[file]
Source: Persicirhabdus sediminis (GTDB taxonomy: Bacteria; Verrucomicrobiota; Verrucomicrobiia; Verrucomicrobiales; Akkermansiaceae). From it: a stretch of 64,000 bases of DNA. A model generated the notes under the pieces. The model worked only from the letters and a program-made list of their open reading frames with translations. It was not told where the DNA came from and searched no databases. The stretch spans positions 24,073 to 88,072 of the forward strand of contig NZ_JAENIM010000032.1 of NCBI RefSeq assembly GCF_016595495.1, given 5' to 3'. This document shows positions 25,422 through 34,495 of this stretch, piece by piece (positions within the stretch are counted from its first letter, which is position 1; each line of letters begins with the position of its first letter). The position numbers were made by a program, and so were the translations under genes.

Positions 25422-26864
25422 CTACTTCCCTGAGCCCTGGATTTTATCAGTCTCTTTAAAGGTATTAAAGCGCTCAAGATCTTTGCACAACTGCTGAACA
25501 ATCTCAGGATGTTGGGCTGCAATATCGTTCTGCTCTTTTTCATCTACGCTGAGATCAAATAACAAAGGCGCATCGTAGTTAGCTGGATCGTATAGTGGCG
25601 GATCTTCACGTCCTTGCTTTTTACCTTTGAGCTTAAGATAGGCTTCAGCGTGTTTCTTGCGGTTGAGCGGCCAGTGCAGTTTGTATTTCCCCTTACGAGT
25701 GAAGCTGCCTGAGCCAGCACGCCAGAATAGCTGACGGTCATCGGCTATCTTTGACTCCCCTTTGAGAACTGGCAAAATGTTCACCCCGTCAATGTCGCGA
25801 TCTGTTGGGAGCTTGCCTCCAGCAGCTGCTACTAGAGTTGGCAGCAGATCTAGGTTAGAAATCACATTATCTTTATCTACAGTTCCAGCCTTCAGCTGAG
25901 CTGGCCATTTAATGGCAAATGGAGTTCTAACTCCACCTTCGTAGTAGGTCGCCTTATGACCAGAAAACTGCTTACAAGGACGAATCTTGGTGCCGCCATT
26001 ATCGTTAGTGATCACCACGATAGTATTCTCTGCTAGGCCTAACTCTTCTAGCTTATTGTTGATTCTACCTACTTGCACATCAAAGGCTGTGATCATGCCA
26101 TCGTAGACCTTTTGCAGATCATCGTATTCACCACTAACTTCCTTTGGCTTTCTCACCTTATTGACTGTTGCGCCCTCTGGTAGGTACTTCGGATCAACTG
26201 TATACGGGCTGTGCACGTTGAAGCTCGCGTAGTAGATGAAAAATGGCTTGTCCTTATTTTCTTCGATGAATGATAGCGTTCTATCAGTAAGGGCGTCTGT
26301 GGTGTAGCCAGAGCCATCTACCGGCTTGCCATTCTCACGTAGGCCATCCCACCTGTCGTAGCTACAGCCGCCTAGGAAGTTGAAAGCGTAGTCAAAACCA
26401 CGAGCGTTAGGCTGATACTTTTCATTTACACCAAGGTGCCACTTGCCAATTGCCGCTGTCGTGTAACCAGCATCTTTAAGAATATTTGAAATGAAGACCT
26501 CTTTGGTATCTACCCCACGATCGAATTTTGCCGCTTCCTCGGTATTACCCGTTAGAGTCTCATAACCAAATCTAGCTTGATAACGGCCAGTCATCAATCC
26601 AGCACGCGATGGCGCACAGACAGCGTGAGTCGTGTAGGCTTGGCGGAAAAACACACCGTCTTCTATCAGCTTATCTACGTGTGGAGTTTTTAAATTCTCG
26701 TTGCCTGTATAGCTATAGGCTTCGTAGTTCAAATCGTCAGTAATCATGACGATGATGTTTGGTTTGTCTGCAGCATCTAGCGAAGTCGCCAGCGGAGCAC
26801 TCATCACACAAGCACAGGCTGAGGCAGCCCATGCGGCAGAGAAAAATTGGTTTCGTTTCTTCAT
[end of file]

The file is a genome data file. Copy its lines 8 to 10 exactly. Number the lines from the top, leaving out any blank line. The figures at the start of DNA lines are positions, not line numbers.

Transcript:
25901 CTGGCCATTTAATGGCAAATGGAGTTCTAACTCCACCTTCGTAGTAGGTCGCCTTATGACCAGAAAACTGCTTACAAGGACGAATCTTGGTGCCGCCATT
26001 ATCGTTAGTGATCACCACGATAGTATTCTCTGCTAGGCCTAACTCTTCTAGCTTATTGTTGATTCTACCTACTTGCACATCAAAGGCTGTGATCATGCCA
26101 TCGTAGACCTTTTGCAGATCATCGTATTCACCACTAACTTCCTTTGGCTTTCTCACCTTATTGACTGTTGCGCCCTCTGGTAGGTACTTCGGATCAACTG